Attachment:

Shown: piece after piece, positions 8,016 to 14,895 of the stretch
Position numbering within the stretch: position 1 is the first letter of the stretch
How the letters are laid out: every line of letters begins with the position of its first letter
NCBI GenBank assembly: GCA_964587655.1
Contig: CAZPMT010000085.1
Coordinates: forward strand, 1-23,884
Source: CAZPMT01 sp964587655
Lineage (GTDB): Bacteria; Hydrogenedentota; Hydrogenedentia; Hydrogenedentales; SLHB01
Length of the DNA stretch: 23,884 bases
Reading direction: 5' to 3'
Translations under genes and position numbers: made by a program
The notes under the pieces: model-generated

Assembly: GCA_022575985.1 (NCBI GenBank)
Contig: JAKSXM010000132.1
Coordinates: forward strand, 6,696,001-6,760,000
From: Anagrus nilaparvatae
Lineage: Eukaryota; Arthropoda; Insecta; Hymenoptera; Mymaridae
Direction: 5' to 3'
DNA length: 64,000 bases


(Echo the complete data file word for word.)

Shown: piece after piece, positions 8,016 to 14,895 of the stretch
Position numbering within the stretch: position 1 is the first letter of the stretch
How the letters are laid out: every line of letters begins with the position of its first letter
NCBI GenBank assembly: GCA_964587655.1
Contig: CAZPMT010000085.1
Coordinates: forward strand, 1-23,884
Source: CAZPMT01 sp964587655
Lineage (GTDB): Bacteria; Hydrogenedentota; Hydrogenedentia; Hydrogenedentales; SLHB01
Length of the DNA stretch: 23,884 bases
Reading direction: 5' to 3'
Translations under genes and position numbers: made by a program
The notes under the pieces: model-generated

Assembly: GCA_022575985.1 (NCBI GenBank)
Contig: JAKSXM010000132.1
Coordinates: forward strand, 6,696,001-6,760,000
From: Anagrus nilaparvatae
Lineage: Eukaryota; Arthropoda; Insecta; Hymenoptera; Mymaridae
Direction: 5' to 3'
DNA length: 64,000 bases